Date: 17th August 2017 at 5:27pm
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You may well be aware of some rumblings of discontent on social media of late surrounding the lack of noise at Carrow Road.

With an aging season ticket fan base, it has been noticeably getting quieter over the last few years, regardless of the achievements on the pitch on any given day.

I wrote a couple of weeks ago about the conundrum that found some supporters wanting to sing and others preferring not to. The choice is of course an individual one but there can be no doubt that the last couple of games, particularly against QPR, the noise level has been ratcheting up.

Various players have spoken about the positive effect that a noisy supportive crowd can have on the side and conversely, if a crowd moan and boo every poor pass (like hopefully Villa will on Saturday) then that can also have the opposite effect.

I believe it was Harrison Reed who spoke of ‘goosebumps’ when he walked out against Sunderland on Sunday.

Much of this, it seems to me is arguably the responsibility of the traditionally noiser areas of the ground, the Barclay and Snake Pit. There has also been an online campaign by the likes of ‘Along Come Norwich’ and ‘The Barclay End Norwich’ in their efforts to create more of an atmosphere for players and fans alike.

I sit firmly on the side of wanting to have a noisier stadium, despite sitting in the upper tier of the River End. As I’ve written before, that’s the Family Area and the majority around me are older or families with young children, like me.

Against QPR there was a pre-arranged meet up in the bar in the lower Barclay End before the game to get the atmosphere going before they then went out into the stadium. Before the Sunderland game there was a meet up and march to the ground from Weatherspoons on Riverside.

It worked a treat because that was the best night game atmosphere that I’ve witnessed in a very long time. Probably going back to the Lambert days.

The noise even reached the quieter areas, like the one I sit in and I was doing my best to join in, prompting the older lady who sits next to my wife to say to my son ‘Dads can be embarrassing, can’t they?’

Next year, my lad will be 12 and we’re probably going to move to another area in ‘movers and shakers week’ although that will depend on what’s available and where.

Anyway, getting back to the noise. There has also been a negative response to this organising of the noise, rather surprisingly, with one or two on Twitter finding it ‘all a bit embarrassing’ and stating that in their opinion, things were fine as they were. Surely no-one wants to watch football in a library, do they?!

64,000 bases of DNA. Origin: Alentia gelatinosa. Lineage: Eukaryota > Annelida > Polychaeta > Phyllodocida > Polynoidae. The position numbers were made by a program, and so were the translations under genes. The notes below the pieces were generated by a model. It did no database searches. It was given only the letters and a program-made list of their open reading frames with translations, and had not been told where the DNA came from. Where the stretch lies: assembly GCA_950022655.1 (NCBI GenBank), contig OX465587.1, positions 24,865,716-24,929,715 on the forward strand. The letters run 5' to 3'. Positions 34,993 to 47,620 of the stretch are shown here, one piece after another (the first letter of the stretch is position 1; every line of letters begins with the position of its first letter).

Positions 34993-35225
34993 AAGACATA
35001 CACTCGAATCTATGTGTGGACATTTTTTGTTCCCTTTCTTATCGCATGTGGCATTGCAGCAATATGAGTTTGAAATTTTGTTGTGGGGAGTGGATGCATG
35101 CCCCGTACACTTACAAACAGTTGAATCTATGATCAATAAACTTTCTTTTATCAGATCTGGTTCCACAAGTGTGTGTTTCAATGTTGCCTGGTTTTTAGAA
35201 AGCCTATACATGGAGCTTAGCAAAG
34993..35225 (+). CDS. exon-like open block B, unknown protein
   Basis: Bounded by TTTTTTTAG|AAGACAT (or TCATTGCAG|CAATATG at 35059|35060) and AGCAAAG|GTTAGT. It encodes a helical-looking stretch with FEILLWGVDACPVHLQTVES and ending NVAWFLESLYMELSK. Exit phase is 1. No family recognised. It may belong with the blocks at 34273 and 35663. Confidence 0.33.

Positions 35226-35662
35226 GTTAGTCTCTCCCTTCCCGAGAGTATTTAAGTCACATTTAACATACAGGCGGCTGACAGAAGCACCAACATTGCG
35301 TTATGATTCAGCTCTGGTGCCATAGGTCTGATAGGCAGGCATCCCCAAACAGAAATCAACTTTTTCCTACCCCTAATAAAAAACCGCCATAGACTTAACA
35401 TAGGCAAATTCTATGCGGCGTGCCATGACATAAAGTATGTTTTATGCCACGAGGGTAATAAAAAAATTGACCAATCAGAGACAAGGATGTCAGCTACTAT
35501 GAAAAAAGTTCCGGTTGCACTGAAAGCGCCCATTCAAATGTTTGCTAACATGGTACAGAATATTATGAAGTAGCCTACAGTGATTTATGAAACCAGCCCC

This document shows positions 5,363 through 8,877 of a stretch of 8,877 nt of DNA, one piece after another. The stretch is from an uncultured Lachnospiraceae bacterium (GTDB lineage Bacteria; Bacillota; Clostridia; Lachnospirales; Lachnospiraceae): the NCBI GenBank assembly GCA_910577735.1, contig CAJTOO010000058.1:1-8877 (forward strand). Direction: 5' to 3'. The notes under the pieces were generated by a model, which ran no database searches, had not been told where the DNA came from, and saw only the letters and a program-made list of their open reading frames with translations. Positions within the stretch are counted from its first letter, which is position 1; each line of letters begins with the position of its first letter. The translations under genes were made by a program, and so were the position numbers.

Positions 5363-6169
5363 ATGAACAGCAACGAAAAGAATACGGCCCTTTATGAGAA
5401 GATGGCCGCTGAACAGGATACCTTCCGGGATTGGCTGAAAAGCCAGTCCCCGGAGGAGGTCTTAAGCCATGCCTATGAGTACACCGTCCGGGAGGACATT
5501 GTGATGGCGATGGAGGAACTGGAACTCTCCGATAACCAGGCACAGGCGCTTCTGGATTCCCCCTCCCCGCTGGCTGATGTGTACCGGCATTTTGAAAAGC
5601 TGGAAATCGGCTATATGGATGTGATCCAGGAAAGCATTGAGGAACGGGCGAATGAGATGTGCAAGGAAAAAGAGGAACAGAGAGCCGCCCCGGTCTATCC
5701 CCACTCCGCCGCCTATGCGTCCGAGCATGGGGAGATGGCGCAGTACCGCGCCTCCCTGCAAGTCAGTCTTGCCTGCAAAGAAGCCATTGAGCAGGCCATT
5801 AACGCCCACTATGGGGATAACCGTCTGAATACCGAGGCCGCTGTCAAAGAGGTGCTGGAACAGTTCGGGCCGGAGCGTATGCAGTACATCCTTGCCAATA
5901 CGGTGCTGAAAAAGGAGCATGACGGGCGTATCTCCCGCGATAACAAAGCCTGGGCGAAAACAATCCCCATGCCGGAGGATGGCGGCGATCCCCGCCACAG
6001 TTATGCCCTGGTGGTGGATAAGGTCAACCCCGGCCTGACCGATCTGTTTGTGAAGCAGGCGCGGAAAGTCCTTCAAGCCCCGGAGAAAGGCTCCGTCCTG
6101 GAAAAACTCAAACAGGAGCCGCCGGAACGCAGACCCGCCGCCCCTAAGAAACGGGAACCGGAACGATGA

Well, you only have to look at what Carrow Road was like on Wednesday night to see that the atmosphere was way better. Surely even those knocking these organised efforts must acknowledge that, although I expect they’ve gone too far down the road to admit it now.

Stuart Webber spoke about the lack of crowd noise after watching the drubbing that was handed out to Reading last season and commented that he was surprised that the crowd was so quiet that day. He got some stick for saying that but he was right.

If it takes a little cajoling to get things going, then what’s wrong with that?

Bravo to all involved in the organising and bringing of the noise and bravo to all those making the noise. We’re supporting our team and we’re all in this together and that can only be a good thing both on and off the pitch.

ON THE BALL CITY!




 

5 Replies to “Bringing The Noise To Carrow Road”

  • I am retired and was at the front of the march from Witherspoons, so I don’t think it is age related

  • Sorry Kevin, didn’t mean it come across like that. I can only speak as I see in the upper River End. Lots of old ‘uns like a song as much as the young ‘uns and the likes of me in between. Good on you!

  • I am not the youngest of fans , but I stand in the Snakepit and shouted my head off for 90 minutes on Wednesday night . Its not how old you are , but how passionate you are

  • Agreed.
    I am not a youngster but in a quiet area surrounded by silent fans who appear to have
    no passion, both young and old. If I stand up and shout I get nasty looks.

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